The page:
Chapter 10. Quantification = Economization? Numbers, Ratings and Rankings in the Prison Service of England and Wales

Abstract
This paper uses the case of prison privatization in England and Wales to scrutinize what it means to “economize the social” through numbers. It argues that we ought to be careful not to equate quantification with economization. To uncover the multiple effects of economization and quantification brought about by new public management reforms and prison privatization, one needs to set presumed dichotomies between the public and the private aside and turn instead to the multiplicity of economizing practices (curtailing, marketizing, financializing) and their implication in different forms of quantification. Ironically, numbers and state contracts governing privately managed prisons also shielded these establishments from economization (e.g. budgetary savings requests); and it is the public prisons that have been exposed the most to measures of government austerity.
Andrei Guter-Sandu, Andrea Mennicken

Open Access

Chapter 11. The Shifting Legitimacies of Price Measurements: Official Statistics and the Quantification of Pwofitasyon in the 2009 Social Struggle in Guadeloupe

Abstract
In 2009, Guadeloupe experienced a historic 44 day-long strike against the high cost of living. The union-led collective (LKP) leading the strike used calculations and figures as a weapon to prove that players holding dominant market positions captured undue profits (“pwofitasyon”). Also, official price indexes were subjected to radical political criticism by the LKP actors. Yet, by using averages, these calculations could not account for the existence of individual abusive prices. The “statactivistic” momentum resulted in a shift of the legitimate price measurement methods. Calculation was, however, also the collective’s Achilles heel. LKP members’ use of numbers established only a temporary favourable balance of power in the negotiations. It was not enough for them to compete with the state’s calculative skills on an equal basis.
Boris Samuel

Open Access

Chapter 12. “La donnée n’est pas un donné”: Statistics, Quantification and Democratic Choice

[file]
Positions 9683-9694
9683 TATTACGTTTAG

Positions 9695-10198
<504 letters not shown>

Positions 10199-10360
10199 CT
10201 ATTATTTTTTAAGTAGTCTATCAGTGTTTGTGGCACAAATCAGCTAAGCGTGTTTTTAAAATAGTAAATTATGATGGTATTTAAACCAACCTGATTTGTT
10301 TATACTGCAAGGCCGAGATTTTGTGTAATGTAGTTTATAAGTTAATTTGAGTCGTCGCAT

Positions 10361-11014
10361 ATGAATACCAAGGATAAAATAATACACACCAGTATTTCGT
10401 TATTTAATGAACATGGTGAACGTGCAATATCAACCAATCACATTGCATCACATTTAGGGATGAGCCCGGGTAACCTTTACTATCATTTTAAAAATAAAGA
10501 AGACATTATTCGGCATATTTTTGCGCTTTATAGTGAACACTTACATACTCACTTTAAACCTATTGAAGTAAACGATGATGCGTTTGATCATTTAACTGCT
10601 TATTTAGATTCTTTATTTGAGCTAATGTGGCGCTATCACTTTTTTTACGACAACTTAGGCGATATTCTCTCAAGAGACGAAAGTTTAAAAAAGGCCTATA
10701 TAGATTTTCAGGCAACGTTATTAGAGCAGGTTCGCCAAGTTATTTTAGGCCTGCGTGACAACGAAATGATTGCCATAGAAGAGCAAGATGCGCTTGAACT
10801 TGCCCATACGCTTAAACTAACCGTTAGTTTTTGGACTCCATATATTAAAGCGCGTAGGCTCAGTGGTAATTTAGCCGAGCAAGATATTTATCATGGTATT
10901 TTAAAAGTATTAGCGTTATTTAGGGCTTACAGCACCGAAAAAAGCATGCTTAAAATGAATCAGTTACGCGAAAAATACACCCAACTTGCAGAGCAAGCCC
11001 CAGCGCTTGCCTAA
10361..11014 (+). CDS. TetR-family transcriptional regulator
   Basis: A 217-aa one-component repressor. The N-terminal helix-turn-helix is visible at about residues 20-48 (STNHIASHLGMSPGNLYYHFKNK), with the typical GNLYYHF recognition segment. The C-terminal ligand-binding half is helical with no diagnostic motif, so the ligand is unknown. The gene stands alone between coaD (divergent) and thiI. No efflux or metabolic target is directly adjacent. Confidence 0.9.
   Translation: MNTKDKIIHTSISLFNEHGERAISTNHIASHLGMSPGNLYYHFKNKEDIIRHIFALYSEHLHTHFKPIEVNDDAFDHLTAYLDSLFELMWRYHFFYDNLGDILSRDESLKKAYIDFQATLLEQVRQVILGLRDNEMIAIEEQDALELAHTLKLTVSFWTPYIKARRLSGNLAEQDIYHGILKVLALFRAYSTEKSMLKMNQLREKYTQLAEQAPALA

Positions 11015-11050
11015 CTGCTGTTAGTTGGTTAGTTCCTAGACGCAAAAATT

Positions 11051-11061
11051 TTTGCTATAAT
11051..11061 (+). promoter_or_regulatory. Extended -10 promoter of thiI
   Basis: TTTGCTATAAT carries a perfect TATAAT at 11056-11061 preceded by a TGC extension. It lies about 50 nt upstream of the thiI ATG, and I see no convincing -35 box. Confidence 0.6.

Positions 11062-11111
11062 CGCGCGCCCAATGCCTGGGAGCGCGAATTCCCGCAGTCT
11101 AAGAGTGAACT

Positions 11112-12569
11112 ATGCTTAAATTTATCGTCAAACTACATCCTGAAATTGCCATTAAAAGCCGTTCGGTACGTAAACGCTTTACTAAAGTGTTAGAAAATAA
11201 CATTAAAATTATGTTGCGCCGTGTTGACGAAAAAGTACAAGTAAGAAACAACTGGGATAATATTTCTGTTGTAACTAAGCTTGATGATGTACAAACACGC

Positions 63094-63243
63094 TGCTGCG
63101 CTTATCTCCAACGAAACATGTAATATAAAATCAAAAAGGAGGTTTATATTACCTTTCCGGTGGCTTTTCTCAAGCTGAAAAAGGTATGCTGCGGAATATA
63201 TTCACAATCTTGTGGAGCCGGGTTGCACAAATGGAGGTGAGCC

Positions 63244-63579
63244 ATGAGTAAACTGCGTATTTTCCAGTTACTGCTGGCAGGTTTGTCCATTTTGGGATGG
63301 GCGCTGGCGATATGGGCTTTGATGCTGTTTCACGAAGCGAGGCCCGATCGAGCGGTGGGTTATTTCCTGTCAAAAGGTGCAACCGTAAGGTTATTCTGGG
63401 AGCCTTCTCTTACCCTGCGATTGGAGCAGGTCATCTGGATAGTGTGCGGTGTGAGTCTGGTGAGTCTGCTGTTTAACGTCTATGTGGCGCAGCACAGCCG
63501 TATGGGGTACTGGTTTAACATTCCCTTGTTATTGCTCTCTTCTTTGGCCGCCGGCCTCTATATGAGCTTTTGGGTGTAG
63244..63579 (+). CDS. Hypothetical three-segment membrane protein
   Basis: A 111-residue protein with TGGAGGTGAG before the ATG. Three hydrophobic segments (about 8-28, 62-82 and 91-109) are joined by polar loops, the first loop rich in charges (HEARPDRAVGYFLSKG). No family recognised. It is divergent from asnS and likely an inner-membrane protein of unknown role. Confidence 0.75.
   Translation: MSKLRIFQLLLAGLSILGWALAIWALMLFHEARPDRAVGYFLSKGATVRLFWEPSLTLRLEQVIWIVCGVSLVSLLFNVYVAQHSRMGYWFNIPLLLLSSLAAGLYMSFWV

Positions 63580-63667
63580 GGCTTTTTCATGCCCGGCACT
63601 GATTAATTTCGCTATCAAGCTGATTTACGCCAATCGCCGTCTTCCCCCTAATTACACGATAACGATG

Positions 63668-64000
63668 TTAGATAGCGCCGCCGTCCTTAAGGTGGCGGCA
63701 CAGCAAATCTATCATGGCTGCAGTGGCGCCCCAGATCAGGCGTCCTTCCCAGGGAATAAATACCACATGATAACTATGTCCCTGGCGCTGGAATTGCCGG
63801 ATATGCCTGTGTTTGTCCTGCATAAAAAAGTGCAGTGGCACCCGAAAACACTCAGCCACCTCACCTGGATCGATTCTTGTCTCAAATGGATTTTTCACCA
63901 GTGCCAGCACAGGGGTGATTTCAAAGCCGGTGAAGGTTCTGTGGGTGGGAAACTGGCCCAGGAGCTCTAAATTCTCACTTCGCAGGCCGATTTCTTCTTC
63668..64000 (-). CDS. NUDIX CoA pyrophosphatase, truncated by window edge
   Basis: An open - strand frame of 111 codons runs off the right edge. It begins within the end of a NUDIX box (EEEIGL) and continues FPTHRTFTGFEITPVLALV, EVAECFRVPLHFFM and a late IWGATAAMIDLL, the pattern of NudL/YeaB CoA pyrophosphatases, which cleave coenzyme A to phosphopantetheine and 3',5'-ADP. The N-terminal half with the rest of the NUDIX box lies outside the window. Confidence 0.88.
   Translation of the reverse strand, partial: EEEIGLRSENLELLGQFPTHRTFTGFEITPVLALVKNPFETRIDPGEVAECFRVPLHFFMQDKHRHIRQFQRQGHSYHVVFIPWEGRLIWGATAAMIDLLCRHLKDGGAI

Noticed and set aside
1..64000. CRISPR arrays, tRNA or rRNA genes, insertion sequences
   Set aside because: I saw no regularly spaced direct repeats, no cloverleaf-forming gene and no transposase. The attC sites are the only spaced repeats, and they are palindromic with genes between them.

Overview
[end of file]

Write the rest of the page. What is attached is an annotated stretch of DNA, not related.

Abstract
This article investigates the transformation of employment policies in France, Germany, the UK and at European level, problematizing their shift towards governance-driven quantification, which has at its core the quest for efficiency putting equivalence between more and better, and having more for less. Numbers become both targets and evaluators leading to rational optimization of the data produced. This calls democracy into question. Citizens have no say in how they are accounted for. Employment takes on a very different meaning encompassing any job, regardless of wage, working conditions, or contract type. Social criticism movements face the task to produce alternative data relying on democratized procedures and justice expectations. Such data, capable of legitimately counteracting governance-driven quantification, would support another “understanding” of the collective issue at hand.
Robert Salais

Open Access

Chapter 13. Free from Numbers? The Politics of Qualitative Sociology in the U.S. Since 1945

Abstract
In a world that is said to be more and more filled with quantities, this paper focuses on the practices and reasons of people refusing quantities; people who want to purify their world from numbers. It uses the history of qualitative sociology as an example and shows how actors refused the quantitative for political or ethical reasons. But they opposed only a certain set of qualitative methods—especially the statistical survey—, which they associated with certain political “demons” (the State, the Army, Bureaucracy), but not the quantitative in general. On the contrary, even qualitative sociologists who opposed surveys did make room for other ways of using numbers, which are very different, often very original and surprising (including social studies of data, data gleanings, conceptual canvasing).
Emmanuel Didier

Open Access

Chapter 14. Afterword: Quantifying, Mediating and Intervening: The R Number and the Politics of Health in the Twenty-First Century

Abstract
This essay discusses the unassailable power and popularity that numbers have come to assume during the COVID-19 pandemic. Epidemiological statistics have come to play a remarkable and public role, regulating our lives, while shaping and justifying political decisions. This essay traces the emergence of one particular number, the “R” number or reproduction number in multiple and dispersed sites, drawing attention to the bifurcation of demography and epidemiology in its emergence. It examines how and why the R number came to act as a crucial mediating instrument during the pandemic, linking the health and well-being of the population with the health of the economy and supporting arguments both in favour of and against restrictions of various kinds.
Peter Miller

Backmatter